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Excellent presentation of EA combined with a practical and usable framework. - Senior Systems Developer II, PPDI, USA, Sep 2010

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Yes - Because it makes things simple. - Business Analyst, Rijkswaterstaat, Netherlands, May 2010

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Pragmatic asserts that every Enterprise consists of four distinct conceptual parts which a) totally and completely defines all Enterprises without overlaps or gaps, b) are the most fundamentally important to the Board and the sustainability of the Enterprise and c) have different operating models, different cultures, different languages, different drivers, different mind-sets, different tools, different processes, different artefacts, etc.

Direction

Direction is that part which exists solely to provide direction and leadership to the rest of the Enterprise. This is where the C-Suite, Partners and Exec Management team generally sit working on things like Vision, Mission, Goals, Objectives, Strategies, Tactics, Business Models and Operating Models.

Operation

Operation is that part which exists solely to fulfil that Enterprises Mission and thereby helping it to fulfil its Vision.

Transformation

Transformation is that part which exists solely to transform the Enterprise. If the Enterprise never needed to change, this area would simply not exist.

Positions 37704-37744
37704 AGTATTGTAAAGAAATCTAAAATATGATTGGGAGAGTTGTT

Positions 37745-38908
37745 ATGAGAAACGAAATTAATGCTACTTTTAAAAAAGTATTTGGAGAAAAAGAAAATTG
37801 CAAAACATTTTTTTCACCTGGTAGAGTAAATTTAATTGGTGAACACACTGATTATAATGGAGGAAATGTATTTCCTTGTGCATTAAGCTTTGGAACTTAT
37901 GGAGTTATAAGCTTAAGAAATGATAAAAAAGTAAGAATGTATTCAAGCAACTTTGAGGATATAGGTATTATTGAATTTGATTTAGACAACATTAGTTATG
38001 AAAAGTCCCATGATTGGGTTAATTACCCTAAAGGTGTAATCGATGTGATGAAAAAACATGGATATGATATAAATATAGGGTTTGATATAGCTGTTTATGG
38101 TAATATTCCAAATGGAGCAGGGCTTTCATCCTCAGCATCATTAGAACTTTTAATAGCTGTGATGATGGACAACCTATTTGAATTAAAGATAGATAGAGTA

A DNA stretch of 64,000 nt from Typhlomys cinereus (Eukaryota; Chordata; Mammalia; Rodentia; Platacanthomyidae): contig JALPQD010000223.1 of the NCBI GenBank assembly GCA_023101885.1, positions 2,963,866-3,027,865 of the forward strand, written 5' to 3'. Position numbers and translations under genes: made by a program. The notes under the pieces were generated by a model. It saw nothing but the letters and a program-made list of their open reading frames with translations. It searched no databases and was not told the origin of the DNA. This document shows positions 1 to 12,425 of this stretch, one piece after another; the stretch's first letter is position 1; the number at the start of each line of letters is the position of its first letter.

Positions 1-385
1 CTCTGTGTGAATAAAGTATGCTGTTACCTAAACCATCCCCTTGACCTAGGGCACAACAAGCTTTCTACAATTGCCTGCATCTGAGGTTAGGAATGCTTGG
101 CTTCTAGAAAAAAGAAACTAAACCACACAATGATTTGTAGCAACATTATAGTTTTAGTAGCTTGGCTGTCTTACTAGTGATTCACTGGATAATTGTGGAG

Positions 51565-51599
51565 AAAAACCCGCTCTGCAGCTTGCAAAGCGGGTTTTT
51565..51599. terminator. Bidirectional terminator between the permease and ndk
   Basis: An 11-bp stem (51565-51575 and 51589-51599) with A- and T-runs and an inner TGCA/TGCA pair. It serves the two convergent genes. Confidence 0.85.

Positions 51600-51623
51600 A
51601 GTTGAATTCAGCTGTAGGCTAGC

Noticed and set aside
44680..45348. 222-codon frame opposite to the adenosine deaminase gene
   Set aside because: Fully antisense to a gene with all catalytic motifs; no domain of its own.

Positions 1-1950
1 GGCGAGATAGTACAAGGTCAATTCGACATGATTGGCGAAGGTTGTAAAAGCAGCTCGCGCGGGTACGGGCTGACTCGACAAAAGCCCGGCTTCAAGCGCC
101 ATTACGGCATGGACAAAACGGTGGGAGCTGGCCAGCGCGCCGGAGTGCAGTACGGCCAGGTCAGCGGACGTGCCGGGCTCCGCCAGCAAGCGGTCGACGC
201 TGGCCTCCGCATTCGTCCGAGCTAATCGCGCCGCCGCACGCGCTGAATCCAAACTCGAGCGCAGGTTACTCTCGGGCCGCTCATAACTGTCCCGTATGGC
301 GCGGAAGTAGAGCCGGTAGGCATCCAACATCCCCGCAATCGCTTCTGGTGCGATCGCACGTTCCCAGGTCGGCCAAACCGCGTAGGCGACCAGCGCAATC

Support

Support is that part which exists solely for the purposes of dealing with problems and issues from the rest of the Enterprise and from customers and suppliers outside the Enterprise.

 

Direction tends to be different for some Enterprises, based on the type of Enterprise - Private, Public, Charity, Partnership, Academic, etc.

Operations tends to different for many Enterprises, based on what sector they operate within (energy, transportation, financial services, retail, etc) and then their place within that sector (wholesale gas, train manufacturing, insurance, grocery store).

Transformation tends to be (or perhaps more importantly can be) very similar for most Enterprises. Whilst what is being transformed (mostly the Operations part of an Enterprise) varies from Enterprise to Enterprise, how that transformation is effected generally does not.

Support tends to be (or perhaps more importantly can be) very similar from Enterprise to Enterprise, at least the high level structure. Most Enterprise have an IT Support function where tickets are generated and problems go through 1st and 2nd line, but most Enterprises also deal with other types of problems such as when employees have problems with their holiday entitlements or paychecks. These are problems that deserve to be handled in the same way as IT problems, where a ticket is raised and managed until the problem is resolved. Doing so would be much more efficient.

Using DOTS is a very useful way to think about Enterprises (and perhaps to even physically structure them) because the areas are so fundamentally different but all are strategically important. No one (currently) thinks of structuring an Enterprise in this way, but Pragmatic says there are major benefits in doing so.

 

What high level structures does your Enterprise use to describe itself?

Are they purely physical like Departments or more conceptual?

Do you think DOTS is a useful structure for analysing an Enterprise?

Do you think DOTS is a useful structure for designing an Enterprise?

What are you doing in your Enterprise to connect the DOTS?

Who bangs the boardroom table for resources to improve each part?

What is their title? Do they have a seat at the Board Table? If not, why not?

 

 

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